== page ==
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Les Chemins d’Amour
Francis POULENC (1899-1963)

Le sommeil; Quelle aventure; La reine de cœur; Ba, be, bi, bo, bu; Les anges musiciens; Le carafon; Lune d’avril; Violon; C’est ainsi que tu es; Dernier poème; Les chemins d’amour
Claude DEBUSSY (1862-1918)

Chevaux de bois; Beau soir; Fleurs des blés; Rondel chinois; Nuit d’étoiles
Henri DUPARC (1848-1933)

Extase; Au pays où se fait la guerre; Chanson triste; Soupir; Le manoir de Rosemonde; Elégie; Phidylé; L’invitation au voyage
Olga Pasiecznik (soprano), Ewa Pobłocka (piano)

Recorded at the National Philharmonic Concert Hall, Warsaw, 5th-6th January and 25th-26th February 2002
CD ACCORD ACD 078-2 [68:13]

We tend to associate Slavonic voices with a vibrant, passionate sound and lots of vibrato. Whether this is really a national characteristic or just a type of vocal training favoured in those parts, there is always the exception to the rule. Olga Pasiecznik (who in any case is actually from the Ukraine though she studied in Poland and is now settled there) seems not to have an especially large voice, and one that is capable at times of an almost virginal purity of emission but is more often warmed and tempered by a fine, well-controlled vibrato which, far from being excessive, attracts and assuages the ear with a violin-like quality. There are occasional hints (not too many) that this is International rather than French French and we don’t have that forward, almost conversational placing of the words which was a feature of the Maggie Teyte manner in this repertoire. Perhaps this was not Pasiecznik’s intention since, while far from negligent of the words, she seems to wish to present each song as a vocal and musical poem, offering a continuous stream of beautiful sound which frankly held me spellbound. In just a few of the Poulenc (not all of them) I might have preferred a little more bite but the Debussy (a far from hackneyed selection) are lovely. I don’t remember ever enjoying the Duparc so much – glorious music but it doesn’t always come across as such.

The success of this recital is no less due to the pianist (by the way, the Polish crossed “Ł” is pronounced like the English “W” so an approximate phonetic spelling of her name would be “Pobwotska”). Ewa Pobłocka has an active solo career to her credit and her recordings include the Bach Partitas, the Chopin Mazurkas and the Fauré Nocturnes. On the strength of her playing here I should be most interested to hear these latter. She has all the technique to encompass the many notes of this music (the Duparc in less sensitive hands, can sound heavily over-written) and not only that, she can absorb them into a luminous and free-flowing texture. She makes not a single sound here which is not rounded, considered and translucently beautiful. Since she also knows how to breathe with the singer it would be difficult to imagine a better duo partnership for this music, in whose hands it wafts in and out of the consciousness as a perfect musical equivalent of Marcel Proust.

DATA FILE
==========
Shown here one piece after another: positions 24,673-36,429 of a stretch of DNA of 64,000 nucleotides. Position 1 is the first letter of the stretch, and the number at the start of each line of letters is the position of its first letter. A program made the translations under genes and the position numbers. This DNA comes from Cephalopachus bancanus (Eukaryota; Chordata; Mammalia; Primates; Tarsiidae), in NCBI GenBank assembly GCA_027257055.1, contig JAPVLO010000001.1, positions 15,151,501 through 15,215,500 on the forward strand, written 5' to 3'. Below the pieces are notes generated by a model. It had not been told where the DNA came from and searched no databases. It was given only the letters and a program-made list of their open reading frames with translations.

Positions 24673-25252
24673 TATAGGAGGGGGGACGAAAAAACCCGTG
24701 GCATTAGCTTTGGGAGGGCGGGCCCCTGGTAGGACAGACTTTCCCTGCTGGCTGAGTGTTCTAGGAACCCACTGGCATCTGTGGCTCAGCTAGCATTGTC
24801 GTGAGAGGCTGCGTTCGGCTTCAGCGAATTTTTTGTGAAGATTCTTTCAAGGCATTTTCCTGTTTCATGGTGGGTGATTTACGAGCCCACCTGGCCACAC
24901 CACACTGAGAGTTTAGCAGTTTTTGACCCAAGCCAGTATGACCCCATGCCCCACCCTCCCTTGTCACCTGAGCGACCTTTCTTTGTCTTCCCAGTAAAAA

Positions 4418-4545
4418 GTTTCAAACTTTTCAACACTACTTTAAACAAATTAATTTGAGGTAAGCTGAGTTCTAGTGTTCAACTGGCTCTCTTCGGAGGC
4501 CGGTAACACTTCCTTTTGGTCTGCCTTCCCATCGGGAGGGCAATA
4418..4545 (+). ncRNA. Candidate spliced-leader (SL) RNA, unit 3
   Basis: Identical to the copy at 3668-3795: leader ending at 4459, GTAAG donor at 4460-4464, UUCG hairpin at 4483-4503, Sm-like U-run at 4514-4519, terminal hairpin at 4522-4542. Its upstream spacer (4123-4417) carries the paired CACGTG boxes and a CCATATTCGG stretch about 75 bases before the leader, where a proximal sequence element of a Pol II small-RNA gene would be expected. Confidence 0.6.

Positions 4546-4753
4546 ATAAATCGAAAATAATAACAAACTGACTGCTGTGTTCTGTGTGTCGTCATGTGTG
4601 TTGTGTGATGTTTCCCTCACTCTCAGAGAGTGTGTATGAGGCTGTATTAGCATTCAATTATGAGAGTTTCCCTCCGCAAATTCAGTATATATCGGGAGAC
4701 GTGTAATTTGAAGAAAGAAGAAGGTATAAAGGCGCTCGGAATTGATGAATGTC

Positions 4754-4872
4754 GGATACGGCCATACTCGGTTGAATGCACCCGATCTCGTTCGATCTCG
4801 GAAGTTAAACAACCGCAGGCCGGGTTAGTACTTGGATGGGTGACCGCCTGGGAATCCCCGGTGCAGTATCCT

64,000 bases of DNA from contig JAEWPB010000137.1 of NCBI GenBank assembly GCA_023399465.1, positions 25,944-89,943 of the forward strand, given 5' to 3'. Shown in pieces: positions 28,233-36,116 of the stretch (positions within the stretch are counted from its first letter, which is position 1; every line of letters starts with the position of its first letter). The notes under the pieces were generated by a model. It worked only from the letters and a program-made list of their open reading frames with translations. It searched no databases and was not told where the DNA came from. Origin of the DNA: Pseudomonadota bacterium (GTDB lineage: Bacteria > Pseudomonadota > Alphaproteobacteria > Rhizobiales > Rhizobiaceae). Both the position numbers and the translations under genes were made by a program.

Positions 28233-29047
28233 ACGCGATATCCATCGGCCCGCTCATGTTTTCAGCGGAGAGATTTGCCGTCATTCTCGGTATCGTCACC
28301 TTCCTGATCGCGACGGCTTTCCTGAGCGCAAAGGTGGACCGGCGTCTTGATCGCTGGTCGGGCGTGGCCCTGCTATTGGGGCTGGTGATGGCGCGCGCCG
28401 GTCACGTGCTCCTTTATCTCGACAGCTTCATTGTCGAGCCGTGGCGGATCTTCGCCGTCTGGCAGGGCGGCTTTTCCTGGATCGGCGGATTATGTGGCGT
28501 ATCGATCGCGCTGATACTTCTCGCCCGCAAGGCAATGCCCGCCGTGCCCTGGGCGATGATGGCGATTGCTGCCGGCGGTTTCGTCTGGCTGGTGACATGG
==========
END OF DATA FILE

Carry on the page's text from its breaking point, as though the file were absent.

This duo must give us more: some Fauré and Chausson as a follow-up to the present collection for a start, and they would surely be ideal interpreters of Szymanowski. And what about the highly attractive songs of Moniuszko, scarcely known outside Poland? It also struck me, as I listened to the gentle, and sometimes passionate, nostalgia of Duparc, that they could be revelatory in John Ireland and I wonder if they have ever considered looking at this repertoire?

The recordings are excellent and the booklet includes full French texts with brief synopses in English and Polish (omitting "Nuit d’Etoiles" by some oversight) plus an essay which offers quite a good analysis of what makes the French song French. In its actual presentation this booklet has a rather modern air, which means odd colours on odd-coloured backgrounds and the text of "Elégie" (a French version of Thomas Moore’s "Oh! breathe not his name") all but disappears under its background photograph, which seems to be taking Proustian evanescence a little too far. The name of the poet of Poulenc’s gorgeous "Les chemins d’amour" is omitted (or did they print it in pale pink on a pale pink background?); it is by Jean Anouilh.

Christopher Howell

The CD ACCORD Catalogue

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